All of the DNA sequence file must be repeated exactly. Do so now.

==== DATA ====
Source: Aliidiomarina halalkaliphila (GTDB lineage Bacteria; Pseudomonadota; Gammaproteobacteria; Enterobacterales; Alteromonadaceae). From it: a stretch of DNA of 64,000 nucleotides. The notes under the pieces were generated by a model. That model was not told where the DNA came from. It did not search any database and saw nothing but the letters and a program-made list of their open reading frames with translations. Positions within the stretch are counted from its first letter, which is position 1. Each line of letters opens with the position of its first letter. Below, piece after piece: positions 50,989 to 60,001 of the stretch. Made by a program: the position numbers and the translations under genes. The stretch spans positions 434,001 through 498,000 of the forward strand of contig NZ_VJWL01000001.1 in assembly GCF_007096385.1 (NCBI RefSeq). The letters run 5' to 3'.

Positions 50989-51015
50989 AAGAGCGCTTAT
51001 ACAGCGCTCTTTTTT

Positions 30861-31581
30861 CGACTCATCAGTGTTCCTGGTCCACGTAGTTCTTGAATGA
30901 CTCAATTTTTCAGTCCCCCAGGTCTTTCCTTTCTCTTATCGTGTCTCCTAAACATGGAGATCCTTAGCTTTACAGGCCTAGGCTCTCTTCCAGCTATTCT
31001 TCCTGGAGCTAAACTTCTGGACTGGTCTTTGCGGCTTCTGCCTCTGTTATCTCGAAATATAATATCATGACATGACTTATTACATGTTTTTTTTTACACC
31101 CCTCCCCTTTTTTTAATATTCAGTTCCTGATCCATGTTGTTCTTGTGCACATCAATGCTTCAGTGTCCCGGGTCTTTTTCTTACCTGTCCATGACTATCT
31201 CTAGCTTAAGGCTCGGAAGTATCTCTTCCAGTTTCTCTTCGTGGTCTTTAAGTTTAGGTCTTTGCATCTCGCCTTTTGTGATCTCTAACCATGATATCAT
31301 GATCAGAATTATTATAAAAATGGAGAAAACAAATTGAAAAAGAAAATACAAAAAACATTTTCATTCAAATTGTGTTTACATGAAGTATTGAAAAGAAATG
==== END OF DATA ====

Source: Aliidiomarina halalkaliphila (GTDB lineage Bacteria; Pseudomonadota; Gammaproteobacteria; Enterobacterales; Alteromonadaceae). From it: a stretch of DNA of 64,000 nucleotides. The notes under the pieces were generated by a model. That model was not told where the DNA came from. It did not search any database and saw nothing but the letters and a program-made list of their open reading frames with translations. Positions within the stretch are counted from its first letter, which is position 1. Each line of letters opens with the position of its first letter. Below, piece after piece: positions 50,989 to 60,001 of the stretch. Made by a program: the position numbers and the translations under genes. The stretch spans positions 434,001 through 498,000 of the forward strand of contig NZ_VJWL01000001.1 in assembly GCF_007096385.1 (NCBI RefSeq). The letters run 5' to 3'.

Positions 50989-51015
50989 AAGAGCGCTTAT
51001 ACAGCGCTCTTTTTT

Positions 30861-31581
30861 CGACTCATCAGTGTTCCTGGTCCACGTAGTTCTTGAATGA
30901 CTCAATTTTTCAGTCCCCCAGGTCTTTCCTTTCTCTTATCGTGTCTCCTAAACATGGAGATCCTTAGCTTTACAGGCCTAGGCTCTCTTCCAGCTATTCT
31001 TCCTGGAGCTAAACTTCTGGACTGGTCTTTGCGGCTTCTGCCTCTGTTATCTCGAAATATAATATCATGACATGACTTATTACATGTTTTTTTTTACACC
31101 CCTCCCCTTTTTTTAATATTCAGTTCCTGATCCATGTTGTTCTTGTGCACATCAATGCTTCAGTGTCCCGGGTCTTTTTCTTACCTGTCCATGACTATCT
31201 CTAGCTTAAGGCTCGGAAGTATCTCTTCCAGTTTCTCTTCGTGGTCTTTAAGTTTAGGTCTTTGCATCTCGCCTTTTGTGATCTCTAACCATGATATCAT
31301 GATCAGAATTATTATAAAAATGGAGAAAACAAATTGAAAAAGAAAATACAAAAAACATTTTCATTCAAATTGTGTTTACATGAAGTATTGAAAAGAAATG